- Total per-beneficiary health care costs are growing faster for Medicare patients than for private insurance patients. Medicare's per-beneficiary patient care costs appear to grow more slowlythan costs in the private sector only if one ignores the fact that Medicare is paying a rapidly shrinking share of its beneficiaries' total health care costs. Total per-beneficiary patient care costs for Medicare patients are growing faster than total costs for patients with private insurance. However, spending by the Medicare program is growing more slowly than private insurance because much of the growth in health care costs for Medicare beneficiaries is offset by increased out-of-pocket spending by beneficiaries and other sources of private-sector funding.
- Medicare's per-beneficiary administrative costs are substantially higher than the administrative costs of private health plans. The illusion that Medicare's administrative costs are lower comes from expressing administrative costs as a percentage of total costs, including patient care. Medicare's average patient care costs are naturally higher because its beneficiaries are by definition elderly, disabled, or end-stage renal disease patients, so its per-person administrative costs are spread over a larger base of health care costs.
- Medicare has no "bargaining power." To the extent that the prices that Medicare pays health care providers are lower than prices paid by private health plans, it is because of the government's regulatory power, not because it reduces the actual costs of providing care or has superior bargaining power. Furthermore, lobbyists for physicians have persuaded Congress in each of the past seven years to intervene to block scheduled reductions in the prices that Medicare pays for physician services--and in six of those seven years to replace the reduction with an increase. This experience suggests that Medicare does not in fact have any bargaining power that would enable it to lower prices further, or even to maintain prices at current levels.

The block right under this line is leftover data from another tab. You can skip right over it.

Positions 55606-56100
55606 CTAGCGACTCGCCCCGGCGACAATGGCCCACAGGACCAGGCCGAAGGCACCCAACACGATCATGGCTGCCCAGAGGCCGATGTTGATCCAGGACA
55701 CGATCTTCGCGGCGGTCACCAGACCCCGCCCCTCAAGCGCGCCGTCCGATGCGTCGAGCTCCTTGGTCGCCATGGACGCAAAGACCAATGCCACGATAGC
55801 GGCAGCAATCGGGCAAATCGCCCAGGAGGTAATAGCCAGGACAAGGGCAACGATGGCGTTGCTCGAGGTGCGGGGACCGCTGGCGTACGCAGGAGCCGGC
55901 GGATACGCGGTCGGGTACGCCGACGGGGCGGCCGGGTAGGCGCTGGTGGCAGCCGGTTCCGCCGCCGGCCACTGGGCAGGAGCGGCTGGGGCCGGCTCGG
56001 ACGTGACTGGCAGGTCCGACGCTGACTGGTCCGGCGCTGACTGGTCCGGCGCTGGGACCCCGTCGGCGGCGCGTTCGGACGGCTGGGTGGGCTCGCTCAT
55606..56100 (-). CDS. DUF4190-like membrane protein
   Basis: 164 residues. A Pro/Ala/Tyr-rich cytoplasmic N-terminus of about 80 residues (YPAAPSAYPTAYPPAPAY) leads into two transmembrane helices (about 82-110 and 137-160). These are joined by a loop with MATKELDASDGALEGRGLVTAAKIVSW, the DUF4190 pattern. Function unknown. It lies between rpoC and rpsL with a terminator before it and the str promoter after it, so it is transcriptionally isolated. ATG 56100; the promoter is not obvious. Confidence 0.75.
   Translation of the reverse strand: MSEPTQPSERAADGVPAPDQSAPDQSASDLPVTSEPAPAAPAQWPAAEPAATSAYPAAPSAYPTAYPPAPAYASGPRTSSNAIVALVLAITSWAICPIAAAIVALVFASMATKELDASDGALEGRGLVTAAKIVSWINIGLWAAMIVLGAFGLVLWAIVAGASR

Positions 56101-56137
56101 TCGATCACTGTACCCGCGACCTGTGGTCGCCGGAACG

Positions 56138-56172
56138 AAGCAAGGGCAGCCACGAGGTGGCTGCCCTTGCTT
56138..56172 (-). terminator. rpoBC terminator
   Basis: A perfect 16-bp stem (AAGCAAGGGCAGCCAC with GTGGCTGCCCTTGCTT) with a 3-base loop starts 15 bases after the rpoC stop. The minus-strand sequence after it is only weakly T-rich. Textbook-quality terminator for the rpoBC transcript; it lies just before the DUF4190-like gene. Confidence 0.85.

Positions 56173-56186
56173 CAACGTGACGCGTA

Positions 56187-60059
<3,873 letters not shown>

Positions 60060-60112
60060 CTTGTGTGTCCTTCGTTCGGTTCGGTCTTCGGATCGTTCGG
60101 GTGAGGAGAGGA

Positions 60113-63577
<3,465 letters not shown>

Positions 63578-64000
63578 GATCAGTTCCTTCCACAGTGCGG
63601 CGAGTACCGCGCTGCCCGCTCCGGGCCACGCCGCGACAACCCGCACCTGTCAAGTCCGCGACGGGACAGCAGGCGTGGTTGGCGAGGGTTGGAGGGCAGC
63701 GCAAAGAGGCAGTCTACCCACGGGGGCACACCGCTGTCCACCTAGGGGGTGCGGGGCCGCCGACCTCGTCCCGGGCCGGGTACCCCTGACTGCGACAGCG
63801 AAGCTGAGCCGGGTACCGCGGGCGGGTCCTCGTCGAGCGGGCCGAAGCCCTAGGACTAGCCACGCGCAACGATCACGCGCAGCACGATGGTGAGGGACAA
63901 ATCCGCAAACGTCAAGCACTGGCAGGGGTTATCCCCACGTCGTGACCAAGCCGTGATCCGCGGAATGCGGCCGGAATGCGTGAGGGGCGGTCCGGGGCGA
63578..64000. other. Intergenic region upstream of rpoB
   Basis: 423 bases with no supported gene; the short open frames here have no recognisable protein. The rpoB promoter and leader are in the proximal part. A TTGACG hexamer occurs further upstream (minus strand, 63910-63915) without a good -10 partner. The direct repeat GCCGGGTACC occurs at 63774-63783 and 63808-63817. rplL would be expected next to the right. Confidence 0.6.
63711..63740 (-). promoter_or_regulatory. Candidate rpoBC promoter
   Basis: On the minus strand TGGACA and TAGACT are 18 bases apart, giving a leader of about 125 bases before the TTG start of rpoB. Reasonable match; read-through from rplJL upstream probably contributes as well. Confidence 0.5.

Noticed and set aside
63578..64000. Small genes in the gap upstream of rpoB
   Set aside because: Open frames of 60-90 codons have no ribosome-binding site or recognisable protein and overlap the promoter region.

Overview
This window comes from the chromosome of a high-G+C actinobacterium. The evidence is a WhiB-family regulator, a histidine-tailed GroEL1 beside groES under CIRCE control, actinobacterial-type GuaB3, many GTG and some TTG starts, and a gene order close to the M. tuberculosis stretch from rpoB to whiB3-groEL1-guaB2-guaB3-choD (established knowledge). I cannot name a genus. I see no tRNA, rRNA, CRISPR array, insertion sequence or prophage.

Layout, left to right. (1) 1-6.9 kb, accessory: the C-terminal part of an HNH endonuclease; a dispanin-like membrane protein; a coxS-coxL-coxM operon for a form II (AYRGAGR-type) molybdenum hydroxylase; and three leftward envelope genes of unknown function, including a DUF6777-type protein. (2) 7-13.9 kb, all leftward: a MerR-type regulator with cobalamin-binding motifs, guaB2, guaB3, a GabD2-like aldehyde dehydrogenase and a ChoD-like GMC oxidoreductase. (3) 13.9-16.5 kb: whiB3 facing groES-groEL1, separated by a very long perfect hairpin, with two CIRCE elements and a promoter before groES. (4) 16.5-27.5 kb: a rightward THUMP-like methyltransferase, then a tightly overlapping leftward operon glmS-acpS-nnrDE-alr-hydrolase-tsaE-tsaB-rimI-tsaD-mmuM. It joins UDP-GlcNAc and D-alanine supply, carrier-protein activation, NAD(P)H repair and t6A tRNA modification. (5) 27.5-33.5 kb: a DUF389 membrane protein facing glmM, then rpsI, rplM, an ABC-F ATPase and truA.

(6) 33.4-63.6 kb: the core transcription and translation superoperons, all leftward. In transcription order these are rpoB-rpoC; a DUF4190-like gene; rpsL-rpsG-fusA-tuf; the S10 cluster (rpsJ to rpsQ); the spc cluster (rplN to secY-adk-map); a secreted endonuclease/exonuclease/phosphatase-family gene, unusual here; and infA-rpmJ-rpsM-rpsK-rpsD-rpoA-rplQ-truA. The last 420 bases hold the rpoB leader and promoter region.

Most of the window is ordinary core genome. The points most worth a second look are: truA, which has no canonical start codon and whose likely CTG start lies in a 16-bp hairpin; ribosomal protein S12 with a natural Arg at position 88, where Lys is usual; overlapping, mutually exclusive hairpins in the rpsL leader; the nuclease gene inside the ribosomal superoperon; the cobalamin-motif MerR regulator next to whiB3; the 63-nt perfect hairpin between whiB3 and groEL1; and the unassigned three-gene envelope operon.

- Historically, public plans have more often been followers, not leaders, in health care delivery innovation. It is private-sector organizations that have introduced new quality-improvement methods and new customer services, as well as disease management and coverage of preventive care.
A public health care plan would not improve the current health care situation and would likely make matters worse. Far from saving enough to cover the uninsured, it would increase the cost of covering even the presently insured at the current standard of care. A public plan could reduce overall spending only at the cost of substantial harm to patients.
Public Plan Claims
Advocates of a new public health care plan modeled on Medicare justify their proposals based on a number of specific factual claims. On closer examination, all of these claims turn out to be false.
Claim #1: Medicare has controlled cost growth better than private-sector health plans.